HD CCTV has been with us for a while now, but we need to be careful the issue is not clouded by pure resolution. Image quality and image rates are extremely important factors in choosing a CCTV system.
Early HD cameras often used technology derived from webcams and as such had poor image processing, they concentrated more on the IT functionality than the image processing often giving poor low light reproduction and high noise content in the image.
With an increase in both processing power and image sensor quality, streaming real time HD CCTV images is now a realistic option, this has enabled the introduction of full function dome cameras delivering HD images and enabling almost real time control with little or no image data lag.
Conventional CCTV, in the UK is based on the PAL video system, this standard is almost as old as television itself, with all the image date combined onto a composite signal image resolution is naturally restricted by the transmission bandwidth limitations of the cables and the PAL standard.
A PAL image is made up of 2 interlaced images (fields) each restricted to 288 visible lines and typically 600 lines vertically, these fields are combined to create a frame, each field takes 20mS to arrive and motion blur often occurs between fields causing a blurred image when the video is paused.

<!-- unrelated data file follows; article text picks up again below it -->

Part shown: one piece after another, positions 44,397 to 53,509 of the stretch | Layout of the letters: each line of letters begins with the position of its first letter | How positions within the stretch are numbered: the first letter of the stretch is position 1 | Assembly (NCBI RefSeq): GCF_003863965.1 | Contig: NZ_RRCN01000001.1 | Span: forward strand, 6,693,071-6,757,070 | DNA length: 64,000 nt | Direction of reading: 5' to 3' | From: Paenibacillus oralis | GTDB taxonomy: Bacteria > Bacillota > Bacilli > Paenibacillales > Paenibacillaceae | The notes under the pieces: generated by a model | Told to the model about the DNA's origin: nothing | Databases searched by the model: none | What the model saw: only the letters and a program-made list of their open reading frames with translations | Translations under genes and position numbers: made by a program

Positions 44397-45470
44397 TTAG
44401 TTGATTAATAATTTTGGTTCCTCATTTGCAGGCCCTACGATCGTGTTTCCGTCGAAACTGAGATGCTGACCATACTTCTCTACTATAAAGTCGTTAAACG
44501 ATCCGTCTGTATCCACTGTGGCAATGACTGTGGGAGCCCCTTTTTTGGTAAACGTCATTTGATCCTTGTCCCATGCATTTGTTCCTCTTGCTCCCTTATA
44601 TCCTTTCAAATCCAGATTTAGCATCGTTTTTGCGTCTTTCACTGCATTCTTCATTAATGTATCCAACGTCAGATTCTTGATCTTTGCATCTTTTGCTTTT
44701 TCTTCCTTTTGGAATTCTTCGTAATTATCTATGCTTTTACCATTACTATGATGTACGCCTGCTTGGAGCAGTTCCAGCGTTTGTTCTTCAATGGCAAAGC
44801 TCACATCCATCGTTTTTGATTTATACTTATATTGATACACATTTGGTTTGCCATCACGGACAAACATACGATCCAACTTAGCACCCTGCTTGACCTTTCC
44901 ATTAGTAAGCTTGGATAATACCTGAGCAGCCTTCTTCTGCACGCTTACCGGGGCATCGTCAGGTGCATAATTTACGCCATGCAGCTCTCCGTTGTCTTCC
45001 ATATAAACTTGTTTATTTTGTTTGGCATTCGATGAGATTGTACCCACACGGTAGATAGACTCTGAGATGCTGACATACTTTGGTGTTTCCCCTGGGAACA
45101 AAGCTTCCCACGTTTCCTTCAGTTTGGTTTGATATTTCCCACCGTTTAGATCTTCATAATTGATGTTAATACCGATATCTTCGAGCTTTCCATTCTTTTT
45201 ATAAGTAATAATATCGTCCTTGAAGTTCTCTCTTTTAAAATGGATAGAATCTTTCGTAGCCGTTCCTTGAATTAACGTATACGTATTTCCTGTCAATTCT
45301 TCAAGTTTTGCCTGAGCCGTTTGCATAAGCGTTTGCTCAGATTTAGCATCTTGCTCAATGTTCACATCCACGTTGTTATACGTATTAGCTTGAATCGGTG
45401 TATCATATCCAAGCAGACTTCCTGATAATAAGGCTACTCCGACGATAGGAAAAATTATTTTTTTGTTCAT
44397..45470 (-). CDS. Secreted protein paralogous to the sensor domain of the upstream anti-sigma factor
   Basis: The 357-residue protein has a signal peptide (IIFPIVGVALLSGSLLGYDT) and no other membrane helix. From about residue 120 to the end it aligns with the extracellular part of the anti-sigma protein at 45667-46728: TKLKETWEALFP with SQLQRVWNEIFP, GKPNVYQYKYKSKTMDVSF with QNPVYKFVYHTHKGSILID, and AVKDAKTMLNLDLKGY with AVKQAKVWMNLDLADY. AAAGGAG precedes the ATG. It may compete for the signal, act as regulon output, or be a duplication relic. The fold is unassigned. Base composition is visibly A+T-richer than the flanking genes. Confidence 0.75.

PAL resolution is there for restricted by the standard (576x600) 345,600 pixels (typical) or in modern terms 0.345 Megapixels. To make matters worse the majority of older analogue recorders will only record one of the 2 fields, this is to stop motion blur during replay, but has the effect of halving the resolution. Most modern analogue CCTV recorders though record all the fields. Various image size standards have come into being since we started recording digitally.
Because HD CCTV is IP based (over a computer network) the CCTV images are already in the correct format to be recorded to hard disk, the number one benefit is the recorded image can finally be an exact copy of the original live image. A note of caution though there are many recorders on the market that will either only record when motion is detected or record at lower resolutions than the live displayed image. This methodology is used to save hard disk usage and cost.
Modern HD cameras,1.3 Megapixel upwards, are not restricted by the limitations of the PAL format, two main benefits are, the image resolution can now exceed the limitations pf the PAL format and secondly and often missed is the ability to do frame transfer capture and instantly capture the whole image rather than the two fields, this gives a crisper still image at full resolution.
The visual look of an image, the colour content, noise reduction systems, contrast and exposure control to an extent can be a personal choice. CCTV cameras need to operate in a wide range of changeable lighting conditions and a camera that can adapt to the changing environment is worth the extra investment. The lens is the front end of the camera and its performance affects everything after. The image sensor can only work with the image passed by the lens, the better this is the less work the sensor and image processing electronics need to do. The light passing properties of the lens are extremely important, the ability to remain in sharp focus when the iris is fully open, lens coatings and response to different light spectrums (colours).